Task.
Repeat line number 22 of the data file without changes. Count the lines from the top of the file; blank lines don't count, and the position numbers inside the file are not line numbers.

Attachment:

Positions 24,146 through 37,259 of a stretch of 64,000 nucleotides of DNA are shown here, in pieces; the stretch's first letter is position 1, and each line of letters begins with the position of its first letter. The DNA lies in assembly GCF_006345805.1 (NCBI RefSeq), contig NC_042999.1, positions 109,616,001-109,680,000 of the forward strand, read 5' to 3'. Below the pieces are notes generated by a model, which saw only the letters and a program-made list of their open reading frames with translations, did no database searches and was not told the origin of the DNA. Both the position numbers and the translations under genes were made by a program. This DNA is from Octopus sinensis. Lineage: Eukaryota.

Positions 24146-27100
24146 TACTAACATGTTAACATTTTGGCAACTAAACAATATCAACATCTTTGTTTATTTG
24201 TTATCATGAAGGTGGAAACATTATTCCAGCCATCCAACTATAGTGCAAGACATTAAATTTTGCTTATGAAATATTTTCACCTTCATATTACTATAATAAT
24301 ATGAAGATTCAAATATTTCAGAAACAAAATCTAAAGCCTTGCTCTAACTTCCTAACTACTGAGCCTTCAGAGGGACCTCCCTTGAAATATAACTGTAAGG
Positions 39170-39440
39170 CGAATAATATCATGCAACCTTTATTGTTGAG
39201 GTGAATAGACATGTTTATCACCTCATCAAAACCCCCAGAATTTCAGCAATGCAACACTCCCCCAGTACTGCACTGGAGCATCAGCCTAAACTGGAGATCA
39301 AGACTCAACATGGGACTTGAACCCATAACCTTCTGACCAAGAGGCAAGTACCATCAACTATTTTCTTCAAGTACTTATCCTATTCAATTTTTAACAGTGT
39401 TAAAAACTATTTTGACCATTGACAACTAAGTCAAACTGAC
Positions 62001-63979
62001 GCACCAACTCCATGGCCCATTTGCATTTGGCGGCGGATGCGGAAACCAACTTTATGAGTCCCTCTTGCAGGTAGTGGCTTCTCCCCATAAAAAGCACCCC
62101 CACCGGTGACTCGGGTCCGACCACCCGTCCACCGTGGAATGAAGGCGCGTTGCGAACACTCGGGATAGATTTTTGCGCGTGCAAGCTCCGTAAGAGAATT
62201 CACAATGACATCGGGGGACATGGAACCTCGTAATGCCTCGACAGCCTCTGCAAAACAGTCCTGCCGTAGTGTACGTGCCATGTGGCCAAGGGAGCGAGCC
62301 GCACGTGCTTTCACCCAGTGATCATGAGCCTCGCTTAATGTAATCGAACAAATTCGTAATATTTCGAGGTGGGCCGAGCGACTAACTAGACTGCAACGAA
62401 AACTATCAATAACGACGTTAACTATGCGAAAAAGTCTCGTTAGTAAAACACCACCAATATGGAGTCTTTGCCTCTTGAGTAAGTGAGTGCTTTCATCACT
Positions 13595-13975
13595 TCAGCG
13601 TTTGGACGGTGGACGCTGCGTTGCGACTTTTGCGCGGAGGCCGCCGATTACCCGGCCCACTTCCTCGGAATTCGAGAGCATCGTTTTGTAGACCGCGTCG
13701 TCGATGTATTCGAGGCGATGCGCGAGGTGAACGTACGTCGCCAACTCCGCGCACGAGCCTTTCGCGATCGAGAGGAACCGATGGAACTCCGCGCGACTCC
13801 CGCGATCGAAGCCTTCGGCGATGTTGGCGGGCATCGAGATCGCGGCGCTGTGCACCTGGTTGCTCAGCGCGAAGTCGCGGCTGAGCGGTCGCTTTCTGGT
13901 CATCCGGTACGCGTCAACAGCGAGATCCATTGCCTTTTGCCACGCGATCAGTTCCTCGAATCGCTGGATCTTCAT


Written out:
13901 CATCCGGTACGCGTCAACAGCGAGATCCATTGCCTTTTGCCACGCGATCAGTTCCTCGAATCGCTGGATCTTCAT